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EU-SILC 2021: Estimates of Material Deprivation and Housing Problems

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The European Statistics on Income and Living Conditions (EU-SILC) survey 2021 revealed that the material and social deprivation rate stood at 9.8 per cent, whereas the severe material and social deprivation rate stood at 5.5 per cent.

The European Statistics on Income and Living Conditions Survey (EU-SILC) is a harmonised statistical enquiry which aims to collect comparable data on income, health and disability, employment, and material deprivation. European statistics on material deprivation are based on the perceived capacity, or otherwise, of households to afford a number of items from a set of 13 standard items. These standard items were established at European level as the most relevant components for the measurement of material and social deprivation. From these components, two major constructs are derived from EU-SILC being the Material and Social Deprivation indicator and the Severe Material and Social Deprivation indicator.

 A person living in a household is deemed to be materially and socially deprived if this person does not afford at least five out of the 13 material and social deprivation items whereas those who do not afford at least seven of these items are considered to be severely materially and socially deprived. In 2021, the material and social deprivation rate stood at 9.8 per cent, whereas the severe material and social deprivation rate stood at 5.5 per cent, an increase of 0.4 percentage points in both rates when compared to 2020.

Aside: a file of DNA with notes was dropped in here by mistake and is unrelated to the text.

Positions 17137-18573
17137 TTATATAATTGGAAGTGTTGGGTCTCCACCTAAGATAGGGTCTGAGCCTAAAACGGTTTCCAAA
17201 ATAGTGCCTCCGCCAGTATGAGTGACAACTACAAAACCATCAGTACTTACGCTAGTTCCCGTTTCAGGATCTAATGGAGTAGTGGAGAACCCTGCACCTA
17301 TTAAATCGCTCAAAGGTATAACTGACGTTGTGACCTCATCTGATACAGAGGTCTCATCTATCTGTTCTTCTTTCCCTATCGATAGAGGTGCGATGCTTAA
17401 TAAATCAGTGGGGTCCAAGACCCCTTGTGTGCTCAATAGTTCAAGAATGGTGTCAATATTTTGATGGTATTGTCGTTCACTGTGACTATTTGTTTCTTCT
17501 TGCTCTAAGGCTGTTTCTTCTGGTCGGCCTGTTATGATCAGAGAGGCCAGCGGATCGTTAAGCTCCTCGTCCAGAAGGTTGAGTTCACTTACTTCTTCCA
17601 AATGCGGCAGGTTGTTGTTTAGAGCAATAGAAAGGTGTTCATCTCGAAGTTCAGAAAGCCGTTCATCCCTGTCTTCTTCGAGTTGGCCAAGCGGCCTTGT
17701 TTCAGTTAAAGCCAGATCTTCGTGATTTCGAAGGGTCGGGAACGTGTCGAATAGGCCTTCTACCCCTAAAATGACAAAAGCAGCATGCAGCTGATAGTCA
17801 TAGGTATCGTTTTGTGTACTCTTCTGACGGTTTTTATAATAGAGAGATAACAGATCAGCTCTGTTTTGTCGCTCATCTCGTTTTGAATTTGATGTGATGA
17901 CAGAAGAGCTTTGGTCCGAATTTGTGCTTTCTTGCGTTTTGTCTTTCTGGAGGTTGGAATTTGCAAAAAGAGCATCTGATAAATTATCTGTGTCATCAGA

With reference to specific deprivation items, 33.1 percent of the surveyed population stated that their household could not afford to pay for a one-week annual holiday away from home. Furthermore, 15.7 percent declared that their household would not be able to settle an unexpected financial expense of €770 and over. Moreover, 7.8 percent do not afford to keep the home adequately warm in winter and a further 7.8 percent of the respondents stated that their household was in arrears on mortgage or rent payments, utility bills, hire purchase installments or other loan payments.

Personal indicators on material deprivation

In 2021, it was revealed that less than 6.1 percent of the surveyed population said that their household could not afford very basic needs, such as replacing worn-out clothes with new (not second-hand) ones, or owning two pairs of properly-fitting shoes (including a pair of all-weather shoes).

With reference to the indicators which reflect the quality of life, 7.7 percent indicated that they do not afford to get together with friends/family (relatives) for a drink/meal at least once a month, while 10.4 percent stated that they could not regularly participate in a leisure activity (such as sports or attending a concert). In each quality-of-life indicator, the percentage of females who could not afford an item was higher than the percentage of males (Table 3). In relation to the ability to spend small amounts of money each week for own use and the availability of internet connection for personal use at home, 11.8 per cent and 2.5 per cent respectively declared that these are not afforded. The 35-64 year-old cohort had the highest percentage of persons who could not afford spending a small amount of money on themselves (12.9 percent) while 3.6 percent of those aged 65 and over could not afford an internet connection at home for personal use.

In 2021, 7.8 percent of children were living in severely materially and socially deprived households. Furthermore, 5.3 per cent of adults aged between 18-64 years and 4.0 per cent of those aged 65 years and over were also considered to be severely materially and socially deprived.

Problems with main dwelling

Households were also asked to state whether they were experiencing problems with their main dwelling. The most frequently reported problems in 2021 were pollution, grime or other environmental problems with 33.9 percent and noise from neighbours or from the street with 31.5 percent. Respectively, 10.2 percent and 9.9 percent of the responding households reported problems with crime, violence or vandalism in the area and with the dwelling being too dark or not sufficiently well lit.







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